Although pensioners and the country’s powerful trade unions have welcomed the rise in pensions, the short-term and political nature of these decisions set alarm bells ringing across the country.
Firstly, there is the question of how these increases will be funded, with the new government proposing new taxation initiatives, such as a special tax for the banking sector specifically dedicated to fund pensions, and the ‘Google tax’, which targets digital and technology companies.
Secondly, those working on finding solutions for the long-term sustainability of the system see these temporary measures as dangerous steps that could compromise future pensions payments, and the economy as a whole.
The Spanish economy has been growing at over 3% per year over the past three years, after years of recession. It is projected to continue growing at a robust, although more moderate, rate in 2018 and 2019.
Despite the benign economic outlook, unemployment remains high, at over 15%, and salaries low, resulting in a shortfall of contributions into the social security system. According to the OECD, the implementation of pension reform will be key to ensure long-term fiscal sustainability.
Against this backdrop, discussions about the need to promote complementary pensions continue to be limited. Data from the investment and pension fund association Inverco showed that about 8m people had a complementary pension plan at the end of June, of which only 2m were members of an occupational pension scheme – Spain’s working population is 23m.
Assets accumulated in the complementary pensions system represent about 10% of Spain’s GDP, roughly the same amount needed by the state system to pay pensions every year.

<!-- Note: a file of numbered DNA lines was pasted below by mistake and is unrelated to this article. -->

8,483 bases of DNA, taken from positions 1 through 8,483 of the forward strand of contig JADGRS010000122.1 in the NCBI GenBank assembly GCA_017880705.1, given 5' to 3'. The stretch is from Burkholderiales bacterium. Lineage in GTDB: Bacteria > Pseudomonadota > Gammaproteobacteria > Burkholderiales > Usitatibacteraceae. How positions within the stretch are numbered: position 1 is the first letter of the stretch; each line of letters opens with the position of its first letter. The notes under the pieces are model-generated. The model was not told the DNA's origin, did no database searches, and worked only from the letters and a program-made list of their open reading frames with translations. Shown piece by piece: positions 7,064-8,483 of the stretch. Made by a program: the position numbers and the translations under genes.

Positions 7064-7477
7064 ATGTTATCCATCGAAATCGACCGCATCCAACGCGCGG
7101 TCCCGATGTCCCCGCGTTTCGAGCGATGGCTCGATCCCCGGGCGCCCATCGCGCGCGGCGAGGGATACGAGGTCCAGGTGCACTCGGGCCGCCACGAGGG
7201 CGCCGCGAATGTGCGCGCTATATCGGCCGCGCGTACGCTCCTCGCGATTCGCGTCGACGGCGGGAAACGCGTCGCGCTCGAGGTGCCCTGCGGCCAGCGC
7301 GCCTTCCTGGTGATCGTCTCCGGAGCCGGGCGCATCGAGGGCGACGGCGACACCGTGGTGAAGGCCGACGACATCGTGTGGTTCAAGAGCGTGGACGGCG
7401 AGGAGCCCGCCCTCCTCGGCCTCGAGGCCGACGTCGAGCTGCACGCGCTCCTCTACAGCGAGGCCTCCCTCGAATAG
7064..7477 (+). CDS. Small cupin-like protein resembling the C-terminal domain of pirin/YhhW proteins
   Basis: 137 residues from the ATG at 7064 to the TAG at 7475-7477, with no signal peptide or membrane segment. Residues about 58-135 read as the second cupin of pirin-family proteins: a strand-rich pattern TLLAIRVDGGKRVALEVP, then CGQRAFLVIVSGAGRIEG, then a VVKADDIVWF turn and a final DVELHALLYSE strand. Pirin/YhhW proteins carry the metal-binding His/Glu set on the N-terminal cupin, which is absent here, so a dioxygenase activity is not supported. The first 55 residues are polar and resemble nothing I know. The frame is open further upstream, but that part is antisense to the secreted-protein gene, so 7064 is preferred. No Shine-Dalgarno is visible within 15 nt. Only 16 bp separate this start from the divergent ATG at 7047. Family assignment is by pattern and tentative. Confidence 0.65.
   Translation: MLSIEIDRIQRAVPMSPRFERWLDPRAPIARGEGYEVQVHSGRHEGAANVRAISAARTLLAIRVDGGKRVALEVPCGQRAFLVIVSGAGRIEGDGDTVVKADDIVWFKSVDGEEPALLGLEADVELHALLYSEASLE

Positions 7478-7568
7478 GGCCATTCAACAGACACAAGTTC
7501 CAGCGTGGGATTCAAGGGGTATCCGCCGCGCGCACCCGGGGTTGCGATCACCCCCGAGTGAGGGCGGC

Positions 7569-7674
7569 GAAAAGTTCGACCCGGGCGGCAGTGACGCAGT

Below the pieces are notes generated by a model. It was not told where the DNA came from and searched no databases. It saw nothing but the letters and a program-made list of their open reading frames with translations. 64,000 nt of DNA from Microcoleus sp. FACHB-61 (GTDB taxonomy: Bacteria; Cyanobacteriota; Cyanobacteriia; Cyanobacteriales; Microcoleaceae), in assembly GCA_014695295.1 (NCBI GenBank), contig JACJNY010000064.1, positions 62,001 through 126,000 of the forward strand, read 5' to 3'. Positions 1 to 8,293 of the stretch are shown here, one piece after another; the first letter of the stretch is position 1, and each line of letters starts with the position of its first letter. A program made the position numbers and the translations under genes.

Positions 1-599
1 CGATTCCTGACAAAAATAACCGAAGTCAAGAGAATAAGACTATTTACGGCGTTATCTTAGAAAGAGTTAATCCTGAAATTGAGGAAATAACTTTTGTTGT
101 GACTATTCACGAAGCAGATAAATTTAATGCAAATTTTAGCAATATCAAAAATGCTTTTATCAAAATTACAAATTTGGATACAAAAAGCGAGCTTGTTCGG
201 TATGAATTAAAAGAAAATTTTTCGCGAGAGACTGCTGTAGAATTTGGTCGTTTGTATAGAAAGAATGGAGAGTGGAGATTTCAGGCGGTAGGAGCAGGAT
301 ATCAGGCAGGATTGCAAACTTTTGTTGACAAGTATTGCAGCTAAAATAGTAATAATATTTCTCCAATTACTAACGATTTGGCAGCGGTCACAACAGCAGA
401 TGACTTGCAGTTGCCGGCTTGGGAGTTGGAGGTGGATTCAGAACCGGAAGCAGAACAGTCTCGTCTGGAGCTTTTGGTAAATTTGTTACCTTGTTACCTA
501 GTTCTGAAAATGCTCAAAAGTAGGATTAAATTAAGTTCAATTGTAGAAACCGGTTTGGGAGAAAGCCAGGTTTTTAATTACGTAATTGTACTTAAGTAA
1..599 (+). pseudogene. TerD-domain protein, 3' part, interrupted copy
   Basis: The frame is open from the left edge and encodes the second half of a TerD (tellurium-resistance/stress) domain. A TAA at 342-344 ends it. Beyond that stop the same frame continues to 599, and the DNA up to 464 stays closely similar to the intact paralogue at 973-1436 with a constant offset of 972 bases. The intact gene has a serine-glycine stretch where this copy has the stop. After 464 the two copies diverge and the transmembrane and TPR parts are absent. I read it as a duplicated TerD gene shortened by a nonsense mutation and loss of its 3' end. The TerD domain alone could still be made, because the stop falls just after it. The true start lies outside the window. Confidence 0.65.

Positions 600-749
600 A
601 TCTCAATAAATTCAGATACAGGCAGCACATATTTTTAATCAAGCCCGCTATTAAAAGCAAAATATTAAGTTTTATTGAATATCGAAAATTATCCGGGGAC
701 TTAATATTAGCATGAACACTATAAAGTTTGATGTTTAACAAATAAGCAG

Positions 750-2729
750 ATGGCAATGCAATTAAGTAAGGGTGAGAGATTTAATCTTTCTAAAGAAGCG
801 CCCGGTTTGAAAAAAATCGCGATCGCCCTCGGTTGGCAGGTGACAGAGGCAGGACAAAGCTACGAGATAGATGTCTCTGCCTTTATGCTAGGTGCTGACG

Earlier this year, the previous government announced measures aimed at promoting individual pensions savings, including the possibility of taking money out of pensions pots after 10 years, and lowering the commissions savers pay to pensions management companies from 1.5% to 1.25%.
Calls have also been made for the government to consider the introduction of a semi-compulsory auto-enrolment pension system, similar to the UK’s NEST, although this has not been discussed in depth.
The Pacto de Toledo commission, which has guided pension reforms since it was created in 1995, is now revisiting the implications of returning to an inflation-based formula to calculate future pension rises. There is disagreement across the different parties regarding when and how these should apply – some support the idea of maintaining the IRP formula when the economy is strong, and increasing the rate in line with CPI during crisis periods.
Regardless what is agreed, a more permanent return to an inflation-linked approach to calculate pension increases could mean the end of IPR and the 2013 reforms.
Dipping into the reserves
The Spanish social security reserve fund, Fondo de Reserva de la Seguridad Social (FRSS), was created in 2000 as one of the recommendations by the 1995 Pacto de Toledo.
Its aim was to invest any surpluses of the social security system to finance future state pensions shortfalls. At its peak in 2011, the fund reached €66.8bn but at the end of 2017 there was just €8bn left.
High unemployment and the consequent reduction in social security contributions drove the previous government to tap into the fund on many occasions to pay for pensions – over €20bn was taken out in 2016, and €7bn in 2017. In addition, the social security system had to borrow €10bn from the Spanish treasury to cover the two extra payments that pensioners receive each year, one in July and one in December.
The new government, which criticised the previous executive for emptying the ‘pensions piggy bank’, would not want to see the fund totally depleted under its watch.
However, the new social security minister has been quoted saying she would tap into it if needed. For the time being, the government has authorised a further loan from the treasury to cover short-term pension payments.